Mr Raphael Okelezo, a philanthropist, a public commentator on national issues and politician , is one of the powerful voices in the Niger Delta region.Â Okelezo, from Irri, Isoko South LGA of Delta State, in this interview with Gab Ejuwa, bares his mind on burning issues, affecting his native Isoko and the Niger Delta in general. EXCERPTS:
Now that the Federal Government has rolled out a post amnesty programme, what is your advice to the Federal Government, Isoko people and the entire Niger Delta?
First and foremost, let me commendÂ President Umaru Musa Yarâ€™Adua who has provided amicable solutions to the Niger Delta problems. This is what successive governments and most countries with civil conflicts have not been able to resolve but he has addressed it.
To start with, the amnesty programme should be a transparent programme, because a lot of initiatives like this had come before, and theyÂ werenâ€™t successful.
My message to the Government is that they must be up and doing so that these freedom fighters war who were gracious enough to surrender their strongholds donâ€™t go back to the creeks. In essence,Â the Government should pursue urgently, a vigorous and systematic development for the region.
Alongside empowerment ofÂ the youth with method of education and selling skills, this naturally endowed Niger Delta region of ours will move forward with unity, faith, peace and progress.
Niger Delta leaders should be transparent in their dealings with the Federal Government. In this regard, they should consider their people before taking any decision, because if they make any mistake now, they will be held responsible by the younger and future generations.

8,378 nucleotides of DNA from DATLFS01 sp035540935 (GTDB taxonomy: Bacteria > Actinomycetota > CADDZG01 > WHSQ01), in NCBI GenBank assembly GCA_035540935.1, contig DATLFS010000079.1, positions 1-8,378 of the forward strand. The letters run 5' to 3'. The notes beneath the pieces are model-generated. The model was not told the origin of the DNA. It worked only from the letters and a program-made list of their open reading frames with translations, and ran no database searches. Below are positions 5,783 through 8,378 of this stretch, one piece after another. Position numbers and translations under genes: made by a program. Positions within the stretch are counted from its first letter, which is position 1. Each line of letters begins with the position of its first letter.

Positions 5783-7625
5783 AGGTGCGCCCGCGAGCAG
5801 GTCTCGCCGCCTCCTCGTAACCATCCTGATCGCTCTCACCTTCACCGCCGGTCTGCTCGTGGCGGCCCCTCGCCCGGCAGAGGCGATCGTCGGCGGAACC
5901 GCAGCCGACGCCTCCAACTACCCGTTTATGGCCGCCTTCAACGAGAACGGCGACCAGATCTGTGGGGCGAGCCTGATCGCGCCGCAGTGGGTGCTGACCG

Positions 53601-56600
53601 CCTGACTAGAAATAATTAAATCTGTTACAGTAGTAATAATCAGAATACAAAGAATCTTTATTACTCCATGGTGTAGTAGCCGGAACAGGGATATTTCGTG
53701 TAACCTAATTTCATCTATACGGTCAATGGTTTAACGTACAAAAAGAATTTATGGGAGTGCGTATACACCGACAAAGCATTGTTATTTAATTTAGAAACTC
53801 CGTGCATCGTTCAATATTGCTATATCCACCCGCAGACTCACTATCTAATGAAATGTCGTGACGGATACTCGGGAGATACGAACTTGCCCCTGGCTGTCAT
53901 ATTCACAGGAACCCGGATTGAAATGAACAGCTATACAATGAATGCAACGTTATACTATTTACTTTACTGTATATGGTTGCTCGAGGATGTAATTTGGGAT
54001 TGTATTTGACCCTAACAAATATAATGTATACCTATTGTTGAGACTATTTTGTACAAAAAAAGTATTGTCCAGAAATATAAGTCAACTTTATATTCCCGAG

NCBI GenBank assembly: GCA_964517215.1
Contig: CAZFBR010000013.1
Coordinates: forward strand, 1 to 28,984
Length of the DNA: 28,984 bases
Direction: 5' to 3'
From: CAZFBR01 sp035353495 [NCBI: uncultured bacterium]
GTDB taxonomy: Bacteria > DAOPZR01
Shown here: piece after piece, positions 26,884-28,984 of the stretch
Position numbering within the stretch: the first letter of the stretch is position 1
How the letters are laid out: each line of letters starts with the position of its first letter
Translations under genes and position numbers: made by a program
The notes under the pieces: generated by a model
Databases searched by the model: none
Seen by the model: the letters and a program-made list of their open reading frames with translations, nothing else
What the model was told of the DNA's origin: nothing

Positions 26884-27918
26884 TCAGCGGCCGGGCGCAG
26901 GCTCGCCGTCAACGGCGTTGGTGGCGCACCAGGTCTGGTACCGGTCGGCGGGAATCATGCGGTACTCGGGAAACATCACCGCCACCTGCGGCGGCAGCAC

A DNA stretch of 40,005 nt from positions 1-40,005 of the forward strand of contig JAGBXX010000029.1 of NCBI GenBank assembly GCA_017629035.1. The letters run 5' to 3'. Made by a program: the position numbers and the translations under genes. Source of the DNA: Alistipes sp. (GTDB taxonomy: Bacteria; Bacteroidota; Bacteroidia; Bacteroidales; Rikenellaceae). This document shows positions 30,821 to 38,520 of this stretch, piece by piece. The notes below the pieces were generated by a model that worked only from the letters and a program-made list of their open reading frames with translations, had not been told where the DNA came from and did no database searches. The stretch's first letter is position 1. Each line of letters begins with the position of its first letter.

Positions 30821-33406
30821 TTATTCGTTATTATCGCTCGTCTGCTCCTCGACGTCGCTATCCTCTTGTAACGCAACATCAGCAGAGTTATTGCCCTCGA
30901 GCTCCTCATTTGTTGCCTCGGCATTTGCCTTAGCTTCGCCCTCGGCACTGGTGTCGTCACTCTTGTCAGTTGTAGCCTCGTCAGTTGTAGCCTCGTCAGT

Do you know of the master plan for the Niger Delta region?
Iâ€™m very much aware, and itâ€™s been long put in place, evenÂ as far back asÂ Obasanjoâ€™s tenure. Iâ€™d like to suggest that the Government revisit the Niger Delta Technical Committee Report. Also the master plan must be reproduced for community leaders, traditional rulers and other stakeholders to enable the people to monitor the execution, without which there will be mutual suspicion and distrust.
It may be difficult for the Government to distribute this document to all the interested parties?
What do you mean? How could it be difficult if the same Government could print ballot papers for the 36Â states of the nation? So, you see, itâ€™s a question of Government having the will to do it. And if really they wonâ€™t do it, then their sincerity is to be questioned.
Because I have been personally involved in selling this idea to the people of the region. Iâ€™ve spent much to also ensure that the militants buy the idea of peace in the area.
So, Iâ€™d refuse to be privy to any initiative or plan that is not transparent, because at the end of the day, it will be counter-productive. So, Iâ€™d like to prevail on the Government to match their words with visible action.
Few communities within the Niger Delta actually used arms to draw the Governmentâ€™s attention. What does the initiative have for the other parts that did not embark on armed struggle?
We have nine states within the Niger Delta. A typical example is my own area Isokoland which did not use armed struggle, yet has over eighty oil wells with nothing to show in terms of development.
Are you saying that because we did not use arms, we should be ignored on the developmentalÂ programme? Donâ€™t ever think that!
The development programme is, and should be meant for the whole nine states of the Niger Delta region. We must not be selfish and partisan.